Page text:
Chapter 2: Introduction to Thomistic Philosophy
12. Form and Matter

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Reading 2

Selection from F. C. Copleston, Aquinas
(Baltimore, MD: Penguin Books, 1955), 86.
In every material thing or substance there are two distinguishable constitutive principles. [Footnote: The word 'element might suggest chemical element and so be misleading. By calling matter and form 'principles,' Aquinas means that they are the primary co-constituents of a material thing. The word is obviously not being used in the sense of a logical principle; nor does it refer to observable chemical elements. Matter and form are 'principles of being' (principia entis); they are not themselves physical entities.] One of these he called 'substantial form.' In the case of an oak tree, for example, the substantial form, corresponding to Aristotle's 'entelechy' is the determining principle which makes the oak tree what it is. This form must not, of course, be confused with the outward shape or figure of the tree: it is an immanent constitutive principle of activity which makes the oak tree an oak tree, stamping it, as it were, as this particular kind of organism and determining it to act as a totality in certain specified ways. But what is it that the substantial form of the oak tree 'informs' or determines? We might be inclined to answer that it is the matter of the tree, meaning by this the visible material which can be chemically analyzed. But ultimately, Aquinas thought, we must arrive at the concept of a purely indeterminate potential element which has no definite form of its own and no definite characteristics. This he called 'first matter' (materia prima). Visible matter, secondary matter, is already informed and possesses determinate characteristics; but if we think away all forms and all determinate characteristics we arrive at the notion of a purely indeterminate constitutive principle which is capable of existing successively in union with an indefinite multiplicity of forms.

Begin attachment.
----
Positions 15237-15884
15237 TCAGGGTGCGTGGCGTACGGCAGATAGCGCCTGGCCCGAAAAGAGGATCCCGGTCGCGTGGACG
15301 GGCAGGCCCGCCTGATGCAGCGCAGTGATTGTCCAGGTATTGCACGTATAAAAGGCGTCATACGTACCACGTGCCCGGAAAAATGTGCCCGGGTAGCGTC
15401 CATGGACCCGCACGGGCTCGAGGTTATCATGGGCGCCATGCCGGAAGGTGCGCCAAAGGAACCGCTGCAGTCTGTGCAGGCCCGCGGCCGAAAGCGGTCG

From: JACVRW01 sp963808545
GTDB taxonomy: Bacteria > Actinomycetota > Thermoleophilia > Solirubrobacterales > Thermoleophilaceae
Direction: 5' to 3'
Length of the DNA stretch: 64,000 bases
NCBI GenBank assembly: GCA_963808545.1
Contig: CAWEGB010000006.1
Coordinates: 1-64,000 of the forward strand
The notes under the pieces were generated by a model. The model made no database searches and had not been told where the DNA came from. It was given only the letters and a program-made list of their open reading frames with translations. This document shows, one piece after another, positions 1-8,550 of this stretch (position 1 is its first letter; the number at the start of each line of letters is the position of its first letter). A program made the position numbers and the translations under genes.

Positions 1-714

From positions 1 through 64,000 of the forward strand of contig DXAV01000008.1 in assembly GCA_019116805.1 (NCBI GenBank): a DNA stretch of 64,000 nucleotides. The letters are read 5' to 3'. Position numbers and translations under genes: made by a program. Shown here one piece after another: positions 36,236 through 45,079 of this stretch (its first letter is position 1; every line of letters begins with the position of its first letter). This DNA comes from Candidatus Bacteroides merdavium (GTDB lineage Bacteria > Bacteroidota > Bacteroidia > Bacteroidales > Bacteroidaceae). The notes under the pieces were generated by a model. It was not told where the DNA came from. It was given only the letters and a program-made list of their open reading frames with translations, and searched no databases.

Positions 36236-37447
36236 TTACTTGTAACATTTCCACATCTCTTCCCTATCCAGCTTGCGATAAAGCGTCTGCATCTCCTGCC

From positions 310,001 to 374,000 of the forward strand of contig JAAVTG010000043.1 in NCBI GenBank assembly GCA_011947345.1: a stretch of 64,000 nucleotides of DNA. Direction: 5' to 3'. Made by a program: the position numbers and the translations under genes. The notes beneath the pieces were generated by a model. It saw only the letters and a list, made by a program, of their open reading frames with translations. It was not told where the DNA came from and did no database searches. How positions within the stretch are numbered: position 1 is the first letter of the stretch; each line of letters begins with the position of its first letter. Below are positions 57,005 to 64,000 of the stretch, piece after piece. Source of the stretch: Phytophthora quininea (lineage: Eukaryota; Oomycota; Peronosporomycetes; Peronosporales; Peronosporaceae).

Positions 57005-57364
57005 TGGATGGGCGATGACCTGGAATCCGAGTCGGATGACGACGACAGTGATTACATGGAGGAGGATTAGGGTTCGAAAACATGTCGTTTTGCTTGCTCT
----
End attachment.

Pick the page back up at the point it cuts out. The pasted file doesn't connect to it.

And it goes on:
When the oak tree perishes, its substantial form disappears, relapsing into the potentiality of matter, but the first matter of the tree does not disappear. It does not, and indeed cannot, exist by itself; for any existent material substance is something definite and determinate. When the oak tree perishes, the matter immediately exists under another form or forms. When a human being dies and his body disintegrates, the matter is at once informed by other forms. But there is continuity, and it is the first matter which is the element of continuity.
According to Aquinas, therefore, every material thing or substance is composed of substantial form and first matter. Neither principle is itself a thing or substance; the two together are the component principles of a substance. And it is only of the substance that we can properly say that it exists. 'Matter cannot be said to be; it is the substance itself which exists' (C. G. 2,54).
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